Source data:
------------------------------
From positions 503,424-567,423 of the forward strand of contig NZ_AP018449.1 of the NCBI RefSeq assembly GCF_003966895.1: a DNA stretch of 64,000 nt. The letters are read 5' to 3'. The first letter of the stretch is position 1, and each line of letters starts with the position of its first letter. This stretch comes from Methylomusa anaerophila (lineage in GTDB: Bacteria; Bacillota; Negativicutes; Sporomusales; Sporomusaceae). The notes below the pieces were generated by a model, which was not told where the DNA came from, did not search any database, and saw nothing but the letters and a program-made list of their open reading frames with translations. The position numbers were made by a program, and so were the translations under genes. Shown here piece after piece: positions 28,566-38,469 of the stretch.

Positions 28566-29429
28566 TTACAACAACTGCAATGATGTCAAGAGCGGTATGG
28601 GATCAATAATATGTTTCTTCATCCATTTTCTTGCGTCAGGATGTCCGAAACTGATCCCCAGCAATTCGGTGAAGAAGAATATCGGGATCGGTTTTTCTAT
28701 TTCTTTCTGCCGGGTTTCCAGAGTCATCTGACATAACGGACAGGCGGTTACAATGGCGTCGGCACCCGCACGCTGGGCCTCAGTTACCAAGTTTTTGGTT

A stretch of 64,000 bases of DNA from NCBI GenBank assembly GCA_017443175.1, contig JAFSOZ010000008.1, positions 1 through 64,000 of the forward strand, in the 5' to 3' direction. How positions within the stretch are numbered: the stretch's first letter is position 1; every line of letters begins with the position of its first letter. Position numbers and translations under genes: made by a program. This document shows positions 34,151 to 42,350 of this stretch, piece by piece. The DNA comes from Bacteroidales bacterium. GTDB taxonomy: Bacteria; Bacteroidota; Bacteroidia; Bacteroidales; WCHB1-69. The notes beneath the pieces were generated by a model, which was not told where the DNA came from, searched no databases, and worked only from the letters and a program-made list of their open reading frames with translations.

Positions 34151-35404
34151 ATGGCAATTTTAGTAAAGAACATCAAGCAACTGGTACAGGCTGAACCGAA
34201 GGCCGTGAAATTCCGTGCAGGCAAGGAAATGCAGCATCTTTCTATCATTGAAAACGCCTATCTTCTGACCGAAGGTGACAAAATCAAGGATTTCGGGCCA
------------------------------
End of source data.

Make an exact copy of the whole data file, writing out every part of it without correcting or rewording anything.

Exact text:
From positions 503,424-567,423 of the forward strand of contig NZ_AP018449.1 of the NCBI RefSeq assembly GCF_003966895.1: a DNA stretch of 64,000 nt. The letters are read 5' to 3'. The first letter of the stretch is position 1, and each line of letters starts with the position of its first letter. This stretch comes from Methylomusa anaerophila (lineage in GTDB: Bacteria; Bacillota; Negativicutes; Sporomusales; Sporomusaceae). The notes below the pieces were generated by a model, which was not told where the DNA came from, did not search any database, and saw nothing but the letters and a program-made list of their open reading frames with translations. The position numbers were made by a program, and so were the translations under genes. Shown here piece after piece: positions 28,566-38,469 of the stretch.

Positions 28566-29429
28566 TTACAACAACTGCAATGATGTCAAGAGCGGTATGG
28601 GATCAATAATATGTTTCTTCATCCATTTTCTTGCGTCAGGATGTCCGAAACTGATCCCCAGCAATTCGGTGAAGAAGAATATCGGGATCGGTTTTTCTAT
28701 TTCTTTCTGCCGGGTTTCCAGAGTCATCTGACATAACGGACAGGCGGTTACAATGGCGTCGGCACCCGCACGCTGGGCCTCAGTTACCAAGTTTTTGGTT

A stretch of 64,000 bases of DNA from NCBI GenBank assembly GCA_017443175.1, contig JAFSOZ010000008.1, positions 1 through 64,000 of the forward strand, in the 5' to 3' direction. How positions within the stretch are numbered: the stretch's first letter is position 1; every line of letters begins with the position of its first letter. Position numbers and translations under genes: made by a program. This document shows positions 34,151 to 42,350 of this stretch, piece by piece. The DNA comes from Bacteroidales bacterium. GTDB taxonomy: Bacteria; Bacteroidota; Bacteroidia; Bacteroidales; WCHB1-69. The notes beneath the pieces were generated by a model, which was not told where the DNA came from, searched no databases, and worked only from the letters and a program-made list of their open reading frames with translations.

Positions 34151-35404
34151 ATGGCAATTTTAGTAAAGAACATCAAGCAACTGGTACAGGCTGAACCGAA
34201 GGCCGTGAAATTCCGTGCAGGCAAGGAAATGCAGCATCTTTCTATCATTGAAAACGCCTATCTTCTGACCGAAGGTGACAAAATCAAGGATTTCGGGCCA